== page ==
This means whether they ingest plastic or not, presence of plastic in the ocean is itself a great threat. It is impacting aquatic life in several other ways if not consumption.

How does plastic end up in the ocean?

Whether you live near the coast and go to beaches or not, plastic you use and throw away can end up in seas and oceans. Once plastic gets into the ocean, it decomposes very slowly. On average, plastic takes 100 to 150 years to decompose.
However, photo-degradation continues all the time. This results in breaking down of plastics into tiny pieces called as microplastics, as mentioned above. 80% of plastic in the ocean comes from landfills.
Here’s how plastic ends up in the ocean eventually, no matter where you throw it:

Not recycling the plastic

When you don’t recycle and reuse the plastic and throw it into the trash, it ends up in landfills. As plastic is very lightweight, it does not stay in the landfill. It is often flown away ending up near drains and eventually making its way into seas and oceans.

Littering on the streets

When you throw garbage on the streets, it doesn’t stay there. Rainwater and wind usually carries away this plastic into waterbodies. As all the waterbodies lead to the ocean, so does plastic!
We often do not give importance to proper and careful disposal of waste. This is the biggest contributor to the increasing amount of garbage in the oceans.

Products flushed down the toilets

Different sanitary products such as wet wipes and cotton buds are flushed down the toilets on a daily basis. These products release microfibers and microplastics that are too small to be filtered out by waste plants. At last, they end up in the oceans and aquatic life take them as food.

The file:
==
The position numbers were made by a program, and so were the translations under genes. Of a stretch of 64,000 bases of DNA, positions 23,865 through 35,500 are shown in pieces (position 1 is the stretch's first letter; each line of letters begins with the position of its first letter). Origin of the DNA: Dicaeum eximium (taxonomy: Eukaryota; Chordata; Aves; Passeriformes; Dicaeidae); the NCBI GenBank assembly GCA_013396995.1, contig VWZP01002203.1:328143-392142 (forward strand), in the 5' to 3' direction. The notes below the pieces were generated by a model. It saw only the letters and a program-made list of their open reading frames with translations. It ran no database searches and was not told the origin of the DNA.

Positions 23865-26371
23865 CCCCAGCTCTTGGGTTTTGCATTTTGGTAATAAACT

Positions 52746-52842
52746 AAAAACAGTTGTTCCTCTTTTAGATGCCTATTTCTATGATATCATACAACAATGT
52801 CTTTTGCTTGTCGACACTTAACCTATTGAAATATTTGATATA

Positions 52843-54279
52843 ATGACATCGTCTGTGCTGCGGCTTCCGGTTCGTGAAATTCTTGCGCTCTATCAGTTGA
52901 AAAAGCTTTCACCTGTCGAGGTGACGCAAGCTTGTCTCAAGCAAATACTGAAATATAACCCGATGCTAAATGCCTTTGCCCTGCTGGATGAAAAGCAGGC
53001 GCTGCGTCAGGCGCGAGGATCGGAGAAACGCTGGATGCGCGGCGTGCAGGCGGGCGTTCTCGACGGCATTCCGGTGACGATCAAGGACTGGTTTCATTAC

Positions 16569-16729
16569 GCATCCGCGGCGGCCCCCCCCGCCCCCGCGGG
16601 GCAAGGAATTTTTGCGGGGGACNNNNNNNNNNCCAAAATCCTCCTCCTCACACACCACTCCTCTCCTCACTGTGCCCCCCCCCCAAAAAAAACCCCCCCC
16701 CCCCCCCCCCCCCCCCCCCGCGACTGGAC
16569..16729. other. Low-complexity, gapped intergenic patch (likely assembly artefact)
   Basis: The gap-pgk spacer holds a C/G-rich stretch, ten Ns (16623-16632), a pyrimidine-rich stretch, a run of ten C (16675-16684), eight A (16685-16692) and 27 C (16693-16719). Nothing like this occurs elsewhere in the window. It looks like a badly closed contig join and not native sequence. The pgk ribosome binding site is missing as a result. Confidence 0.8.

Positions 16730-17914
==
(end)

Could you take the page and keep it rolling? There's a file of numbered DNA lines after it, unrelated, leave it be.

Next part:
Microbeads that are present in cosmetic and personal care products are also a form of plastic. When these products are used and washed off, the water is contaminated with microbeads and makes its way to the oceans in the end.
These are so small that a human eye cannot know if there’s anything in the water. When aquatic animal breathe in water, these particles end up in their bodies.

Natural disasters

Extremely natural disasters such as hurricanes, tornadoes, floods, and mudslides contribute a lot in ending up plastic in the ocean. Heavy rains, powerful winds, and tidal surges are highly capable of taking objects with them to the ocean that are as light as a cigarette and as heavy as a furniture set.
When all of these objects are deposited in the ocean, around 80% of them are found to be plastic.

Cargos and travelling ships

Cargos that often lose their way in the oceans end up wasting into the ocean. The transported products often include plastic objects such as toys, eatables or anything else in bulk.
Different fishing equipment such as fishing gear and net is often lost in the ocean which is also made of plastic. Be it from commercial fishing vessels, traveling ships, or recreational boats, what oceans get is more and more plastic every hour.